I climbed down the steps, hung up my jacket and took the lid off the water barrel, whereupon the first raindrops fell.
Ah, well, I suppose I asked for it.
And how was your weekend?
So there I was riding along a nice gravel trail towards our village: I turned a corner, saw a bike coming the other way, pulled on the brakes too quickly, the Xtracycle went in a different direction to me and I made sudden and unwelcome contact with the Federal Republic. Considering that I basically dived into the gravel like an olympic swimmer making for gold, I came out rather well: just a couple of bruises on my hands and a rather dramatic graze on my shoulder which made first contact. My face managed to get away with a near-invisible scratch, which is good as people ask awkward questions when you turn up with an obvious facial injuries.
Annoyingly, this is the second time I’ve fallen off my bike in three months. Earlier this spring I went wide on a blind bend and locked handlebars with an oncoming rider. No real damage was done but I was wondering why this would be. Am I getting old? sloppy?
I have a less embarrassing theory: both times I was taken by surprise by oncoming cyclists. All winter I’ve had the cycle ways to myself, and now the hibernating cyclists are returning and I’m not ready for them. On a road, I’m riding defensively, seeing dangers, taking the lane, etc. When I get onto a bike lane I relax. Apparently a bit too much.
We cycle infrastructure advocates will bore the pants off anyone about how cycle lanes make people feel safe, but perhaps we should add a disclaimer that you still have to look where you are going…
*With apologies to Disgruntled.
We discovered another use for an Xtracycle: Bringing Youngest Son back from football practice when we needed him here quicker than a kickboard would allow.
Yesterday was a challenge: I had to go to Eldest Son’s school to help prepare for the summer festival,* then get back to our apartment to take youngest off to the dentist in the next town (and naturally the opposite direction) then bring him back to go to a school party in the afternoon.
Which would have been fine if I’d remembered this before half past seven in the morning, and then remembered to take something to eat, instead of panicking and racing off having eaten four slices of toast early in the morning and then nothing until mid afternoon.
I’m told that some people are organised…
*This is an introvert survival strategy: if I help prepare for the festival I get to decide what I do during the day itself, and making nest boxes is infinitely preferable to playing basketball in a ‘parents vs. children’ match.
I’ve discovered a traffic-free route to the next big town. It even includes this bridge over the river so instead of fighting my way down a steep, traffic filled hill or across a multi-lane junction I can now go straight from my preferred route down the hill and onto the cycleway that takes me into the centre of town and hardly have to deal with cars for the whole route.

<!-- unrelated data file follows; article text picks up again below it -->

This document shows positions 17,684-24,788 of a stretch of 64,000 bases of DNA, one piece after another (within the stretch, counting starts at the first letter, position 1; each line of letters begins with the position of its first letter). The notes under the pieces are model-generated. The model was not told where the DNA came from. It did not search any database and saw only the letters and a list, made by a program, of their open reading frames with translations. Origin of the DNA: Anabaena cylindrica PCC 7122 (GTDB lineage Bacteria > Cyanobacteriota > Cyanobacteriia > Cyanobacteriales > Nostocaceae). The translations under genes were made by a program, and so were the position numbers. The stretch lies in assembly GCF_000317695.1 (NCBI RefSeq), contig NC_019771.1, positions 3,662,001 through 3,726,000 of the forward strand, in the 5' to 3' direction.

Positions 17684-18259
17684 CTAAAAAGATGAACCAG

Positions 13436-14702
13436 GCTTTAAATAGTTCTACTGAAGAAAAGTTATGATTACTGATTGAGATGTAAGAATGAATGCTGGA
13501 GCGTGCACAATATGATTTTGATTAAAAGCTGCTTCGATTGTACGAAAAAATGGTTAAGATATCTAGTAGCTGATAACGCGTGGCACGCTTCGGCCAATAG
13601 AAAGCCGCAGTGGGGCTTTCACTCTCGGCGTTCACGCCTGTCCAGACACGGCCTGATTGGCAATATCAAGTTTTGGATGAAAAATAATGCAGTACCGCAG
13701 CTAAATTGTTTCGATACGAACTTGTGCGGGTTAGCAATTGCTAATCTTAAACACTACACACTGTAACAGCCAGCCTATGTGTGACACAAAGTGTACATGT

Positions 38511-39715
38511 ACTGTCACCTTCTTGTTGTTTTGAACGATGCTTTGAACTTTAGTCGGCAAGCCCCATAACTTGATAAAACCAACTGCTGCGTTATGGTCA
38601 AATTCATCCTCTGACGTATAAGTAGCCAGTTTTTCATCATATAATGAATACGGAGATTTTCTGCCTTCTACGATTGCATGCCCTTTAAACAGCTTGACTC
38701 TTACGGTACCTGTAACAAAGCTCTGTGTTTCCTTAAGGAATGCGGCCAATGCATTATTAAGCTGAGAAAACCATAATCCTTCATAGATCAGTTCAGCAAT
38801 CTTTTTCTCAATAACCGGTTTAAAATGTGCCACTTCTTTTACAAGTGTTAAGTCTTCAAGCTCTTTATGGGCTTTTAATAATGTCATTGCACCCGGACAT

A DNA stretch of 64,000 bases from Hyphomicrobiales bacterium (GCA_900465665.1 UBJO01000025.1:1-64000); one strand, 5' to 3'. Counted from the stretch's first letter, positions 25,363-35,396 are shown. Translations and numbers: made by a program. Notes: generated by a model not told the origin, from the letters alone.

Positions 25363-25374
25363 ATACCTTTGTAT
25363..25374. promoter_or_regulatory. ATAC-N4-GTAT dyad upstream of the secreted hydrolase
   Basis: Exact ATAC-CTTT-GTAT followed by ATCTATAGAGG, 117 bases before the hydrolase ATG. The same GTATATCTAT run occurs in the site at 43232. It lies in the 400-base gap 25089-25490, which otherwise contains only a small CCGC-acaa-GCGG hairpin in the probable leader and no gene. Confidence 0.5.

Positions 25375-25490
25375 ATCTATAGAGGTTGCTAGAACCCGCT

Black and white photo an attempt to make ‘where I went on my bike’ shot look artsy.
I call it the Bridge of Irony because it was mainly built to link two sections of the huge Mercedes plant in this part of the valley…
I’ve said before that cycling into the next big town is a simple matter of pootling through vineyards and gardens. Unfortunately riding back out again is rather harder work.
Step one is simple enough: find the shortest traffic free route through the suburbs of the town and avoid being run over by the dustbin lorries that seem to infest these back streets.
The next image was taken about 500 metres behind the church seen above. The weathervane on the tip of the tower is directly behind the camera, which makes this hill seem rather excesive, frankly.
This road is closed to cars, but there are always one or two who decide to take the short cut. Inevitably they decide they want to overtake on this section.
At the top of the climb is a housing estate in a forest built in the days when everyone was going to use cars, and therefore with no infrastructure for bicycles whatsoever. Often when I ride here the local drivers have tooted encouragement, waved enthusiastically out of the window as they pass, and for some reason pointed frantically at the pavement.
I don’t know why this happens often here but almost nowhere else. Perhaps they just aren’t used to seeing cyclists on the road.
And the top of the climb looking back to the north, 20 minutes and about 200 metres after the first photograph. The reward for this climbing is a magnificent view towards the distant hills that mark the watershed between Rhine and Danube. Typically on the day I had my camera, it was too cloudy to see beyond the next plowed field.